By Colin McGregor
A sunny Sunday afternoon in May, May 8th, and the wide sidewalks of Ste. Catherine Street West were jam packed with pedestrians for the nicest day of the year up to that point. Shoppers and gawkers alike seemed relaxed and unfazed by the cares of the world.
But a couple of hundred metres away, at the Place du Canada in front of the Sun Life Building, about 40 Russians were demonstrating against the bloody war their native homeland is waging in Ukraine.
There were speeches in Russian, a couple of TV cameras, and a group of very earnest and concerned people, some waving flags and placards.
Are they worried about Russian secret police getting back at them for this sort of assembly? “If we were in Russia, yes,” said a flag-waving protestor named Ilya. “But they can’t do anything to us here. In Russia maybe… but I don’t care.”
Protestors and passers-by alike were advised to contribute to grassroots local organizations to help out the war-ravaged country. “With small initiatives we know that the money is getting through,” said Varvara, who carried a placard. “We can see pictures of the money and the aid arriving.” Community-based organizations send in the money and goods, then provide proof of where that contribution has gone, Varvara said.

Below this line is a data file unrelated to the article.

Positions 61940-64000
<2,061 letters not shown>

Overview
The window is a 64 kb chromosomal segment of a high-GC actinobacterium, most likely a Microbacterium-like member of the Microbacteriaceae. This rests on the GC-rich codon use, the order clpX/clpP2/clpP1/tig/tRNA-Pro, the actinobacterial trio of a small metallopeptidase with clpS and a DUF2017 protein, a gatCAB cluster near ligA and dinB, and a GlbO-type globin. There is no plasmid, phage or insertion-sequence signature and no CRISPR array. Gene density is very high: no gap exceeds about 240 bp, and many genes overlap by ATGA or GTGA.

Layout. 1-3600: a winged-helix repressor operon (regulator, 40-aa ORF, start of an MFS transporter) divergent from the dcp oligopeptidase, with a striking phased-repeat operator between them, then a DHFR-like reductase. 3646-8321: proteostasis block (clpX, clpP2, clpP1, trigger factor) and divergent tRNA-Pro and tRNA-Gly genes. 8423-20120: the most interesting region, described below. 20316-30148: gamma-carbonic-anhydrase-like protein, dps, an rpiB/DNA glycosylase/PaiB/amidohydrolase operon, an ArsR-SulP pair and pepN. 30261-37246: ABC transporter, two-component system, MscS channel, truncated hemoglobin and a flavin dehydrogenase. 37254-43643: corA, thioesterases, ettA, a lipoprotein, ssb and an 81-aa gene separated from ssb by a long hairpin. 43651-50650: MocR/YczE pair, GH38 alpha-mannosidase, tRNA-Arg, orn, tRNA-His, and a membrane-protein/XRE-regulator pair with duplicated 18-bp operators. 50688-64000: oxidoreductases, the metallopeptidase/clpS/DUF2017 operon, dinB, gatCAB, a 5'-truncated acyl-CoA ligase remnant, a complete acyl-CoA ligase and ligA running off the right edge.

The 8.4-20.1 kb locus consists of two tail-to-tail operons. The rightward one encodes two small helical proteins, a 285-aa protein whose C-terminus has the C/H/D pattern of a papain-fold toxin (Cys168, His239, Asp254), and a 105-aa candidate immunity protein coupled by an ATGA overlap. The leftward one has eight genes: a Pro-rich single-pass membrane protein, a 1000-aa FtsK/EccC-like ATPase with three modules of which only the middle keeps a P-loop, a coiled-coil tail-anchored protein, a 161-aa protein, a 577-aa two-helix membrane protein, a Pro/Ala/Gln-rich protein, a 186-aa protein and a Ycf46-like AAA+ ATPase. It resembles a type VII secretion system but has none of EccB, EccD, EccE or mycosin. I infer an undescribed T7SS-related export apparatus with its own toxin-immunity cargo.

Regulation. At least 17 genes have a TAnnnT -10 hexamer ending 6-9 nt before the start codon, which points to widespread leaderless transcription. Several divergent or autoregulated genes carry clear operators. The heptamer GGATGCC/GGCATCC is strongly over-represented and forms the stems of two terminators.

The afternoon demonstration lasted about an hour and a half.
The mood was peaceful. “We have to keep talking,” said Varvara. “Otherwise it’s just statistics and numbers and people forget the war behind it. We get used to it. But when people hear little stories, little dramas, especially about the young people who are suffering, then you understand that there are thousands that this is happening to.”